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Dubai and Affordable Housing

Why Dubai Needs Affordable Housing?

The debate about affordable housing has gained significant attention over the past few months in light of the rising cost of living especially since mid-2014. The World Expo 2020 bid win in November 2013 fed fresh impetus to the already escalating prices, pricing out small investors who had started to warm up to the idea of property ownership in Dubai.

There are a number of factors that make affordable housing a must for economies that have a growing young population. In the recent times, the idea of early home ownership has gained popularity implying that as soon as people enter their 30s they aspire to own a home (investment or owner occupation). Hence, affordability plays a key role to drive a young investor with negligible savings towards ownership. Expensive cities, hence, tend to distract skilled professionals with strong job and income potential elsewhere.

A second factor is absence of low cost housing will mean degradation in living conditions of over 90% of the UAE’s population who fall in the category of low/mid-income group and are unable to keep up with the increased cost of living. High cost of housing, in turn, increases hiring costs for companies thereby affecting their profitability and potential to expand which will negatively impact the UAE’s FDI attractiveness globally.

A third factor is that provision of low cost housing significantly increases the disposable incomes of low/mid-income households as  that will be spent in purchasing goods and services in the local economy. Absence of affordable housing also weakens the competitive advantage of an expat driven economy like the UAE, as a significant proportion of the expat income’s will be diverted towards investments back home rather than the country of residence/employment.

Attracting Developers to Build Affordable Housing

Until mid-2014, project launches in Dubai and Abu Dhabi were highly skewed toward high income groups. However, since then there have been a slew of affordable project launches mainly a result of tapered demand for luxury properties and an evident high demand for affordable housing. Government needs to incentivize affordable housing development by offering developers development incentives like height, density, floor area ratio bonuses and other fee waivers.  For instance, a density bonus allows a developer density increases (number of units per square footage etc) over the maximum density allowed by right on a particular parcel of land.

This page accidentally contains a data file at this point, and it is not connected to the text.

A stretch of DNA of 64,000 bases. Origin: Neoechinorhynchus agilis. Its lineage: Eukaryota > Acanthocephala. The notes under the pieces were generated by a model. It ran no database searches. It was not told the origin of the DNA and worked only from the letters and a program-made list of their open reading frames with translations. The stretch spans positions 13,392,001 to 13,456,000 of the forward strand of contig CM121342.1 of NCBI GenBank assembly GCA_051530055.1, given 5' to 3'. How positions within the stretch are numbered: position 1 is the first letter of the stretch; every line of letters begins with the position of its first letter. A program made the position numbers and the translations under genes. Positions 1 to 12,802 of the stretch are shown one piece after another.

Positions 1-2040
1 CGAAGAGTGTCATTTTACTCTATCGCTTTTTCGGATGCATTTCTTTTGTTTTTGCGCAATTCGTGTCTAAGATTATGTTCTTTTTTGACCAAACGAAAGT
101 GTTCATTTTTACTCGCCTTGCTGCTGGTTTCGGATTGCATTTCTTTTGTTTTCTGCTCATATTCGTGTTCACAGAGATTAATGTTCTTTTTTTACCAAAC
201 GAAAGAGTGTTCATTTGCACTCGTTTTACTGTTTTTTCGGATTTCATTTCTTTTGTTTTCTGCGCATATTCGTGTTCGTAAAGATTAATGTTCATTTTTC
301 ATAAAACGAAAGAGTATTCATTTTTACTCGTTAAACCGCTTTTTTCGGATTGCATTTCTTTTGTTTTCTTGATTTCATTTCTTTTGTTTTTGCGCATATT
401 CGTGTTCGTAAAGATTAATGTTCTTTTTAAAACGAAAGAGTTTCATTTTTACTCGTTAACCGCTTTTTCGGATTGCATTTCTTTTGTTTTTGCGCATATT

New York’s inclusionary housing program is a good example. Under the program, affordable housing developers are granted air rights that can be sold off to market rate developers who use these rights to build their buildings taller than originally permitted. This extra cash flow can be invested in fill in the funding issues that affordable projects often struggle with. Such incentive programs are economically more viable than a government intervention through quota restrictions.

 Rental Properties and Affordability Factor

The only way for rental properties to catch up with the affordable factor is through the rent caps that the government has put in place. These rental caps need to be aligned more realistically to the changes/growth in the median household incomes rather than solely on market forces.

Progressive rental schemes can be applied especially in affordable projects wherein the rentals increase gradually as tenant earnings increases until it is equivalent to the market rate rent. Also, development of mixed-income communities where a certain proportion of units are affordable with majority offered at market rates can help in creating sustainable projects. For instance, low income group provides a number of support services to middle and high income groups. By creating societies wherein the reach of both groups to each other is easy, greater efficiencies and cost effectiveness can be achieved.